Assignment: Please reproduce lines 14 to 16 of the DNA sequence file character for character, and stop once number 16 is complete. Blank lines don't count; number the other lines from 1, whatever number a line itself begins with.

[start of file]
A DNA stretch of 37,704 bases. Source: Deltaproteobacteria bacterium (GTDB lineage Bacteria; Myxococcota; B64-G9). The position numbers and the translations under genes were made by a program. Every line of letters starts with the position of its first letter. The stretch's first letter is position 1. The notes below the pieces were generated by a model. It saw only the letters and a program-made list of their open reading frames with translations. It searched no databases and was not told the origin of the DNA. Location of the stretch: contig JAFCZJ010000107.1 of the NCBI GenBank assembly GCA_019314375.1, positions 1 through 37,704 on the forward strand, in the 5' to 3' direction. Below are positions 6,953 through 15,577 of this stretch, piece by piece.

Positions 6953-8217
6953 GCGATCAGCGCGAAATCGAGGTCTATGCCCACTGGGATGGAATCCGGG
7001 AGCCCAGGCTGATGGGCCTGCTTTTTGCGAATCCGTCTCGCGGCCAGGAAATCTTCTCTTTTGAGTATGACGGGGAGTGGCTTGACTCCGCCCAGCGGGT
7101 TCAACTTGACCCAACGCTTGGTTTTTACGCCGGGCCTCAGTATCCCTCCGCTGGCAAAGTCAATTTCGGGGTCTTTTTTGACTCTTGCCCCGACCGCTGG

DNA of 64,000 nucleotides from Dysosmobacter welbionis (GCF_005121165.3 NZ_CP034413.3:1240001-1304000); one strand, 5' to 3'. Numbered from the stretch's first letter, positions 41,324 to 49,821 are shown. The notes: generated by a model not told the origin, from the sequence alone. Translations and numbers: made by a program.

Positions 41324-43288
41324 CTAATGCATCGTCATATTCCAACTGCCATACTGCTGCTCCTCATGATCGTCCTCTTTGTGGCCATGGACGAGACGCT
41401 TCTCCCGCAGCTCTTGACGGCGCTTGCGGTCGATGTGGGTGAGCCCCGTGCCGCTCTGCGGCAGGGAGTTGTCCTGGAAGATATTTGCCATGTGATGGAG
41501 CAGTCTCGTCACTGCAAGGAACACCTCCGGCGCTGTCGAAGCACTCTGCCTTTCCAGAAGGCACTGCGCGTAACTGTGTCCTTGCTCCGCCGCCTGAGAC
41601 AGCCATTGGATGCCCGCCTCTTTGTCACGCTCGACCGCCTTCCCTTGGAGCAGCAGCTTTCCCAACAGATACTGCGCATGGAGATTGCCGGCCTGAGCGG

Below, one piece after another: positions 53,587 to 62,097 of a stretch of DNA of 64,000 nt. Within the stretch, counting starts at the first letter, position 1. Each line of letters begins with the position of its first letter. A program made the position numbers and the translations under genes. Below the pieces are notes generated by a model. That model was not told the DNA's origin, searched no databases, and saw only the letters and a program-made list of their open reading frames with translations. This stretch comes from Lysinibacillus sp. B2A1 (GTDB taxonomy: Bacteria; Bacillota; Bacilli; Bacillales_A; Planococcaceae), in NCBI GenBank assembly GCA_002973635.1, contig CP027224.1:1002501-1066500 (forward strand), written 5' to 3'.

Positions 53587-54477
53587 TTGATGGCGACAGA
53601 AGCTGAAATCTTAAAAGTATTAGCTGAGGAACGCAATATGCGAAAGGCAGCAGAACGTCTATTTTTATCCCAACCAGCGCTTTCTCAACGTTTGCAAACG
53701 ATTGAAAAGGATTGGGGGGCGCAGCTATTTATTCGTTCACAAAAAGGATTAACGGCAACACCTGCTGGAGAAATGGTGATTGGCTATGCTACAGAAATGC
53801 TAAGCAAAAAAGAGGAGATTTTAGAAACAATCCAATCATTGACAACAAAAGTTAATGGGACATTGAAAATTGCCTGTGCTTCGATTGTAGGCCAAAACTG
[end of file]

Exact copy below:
53587 TTGATGGCGACAGA
53601 AGCTGAAATCTTAAAAGTATTAGCTGAGGAACGCAATATGCGAAAGGCAGCAGAACGTCTATTTTTATCCCAACCAGCGCTTTCTCAACGTTTGCAAACG
53701 ATTGAAAAGGATTGGGGGGCGCAGCTATTTATTCGTTCACAAAAAGGATTAACGGCAACACCTGCTGGAGAAATGGTGATTGGCTATGCTACAGAAATGC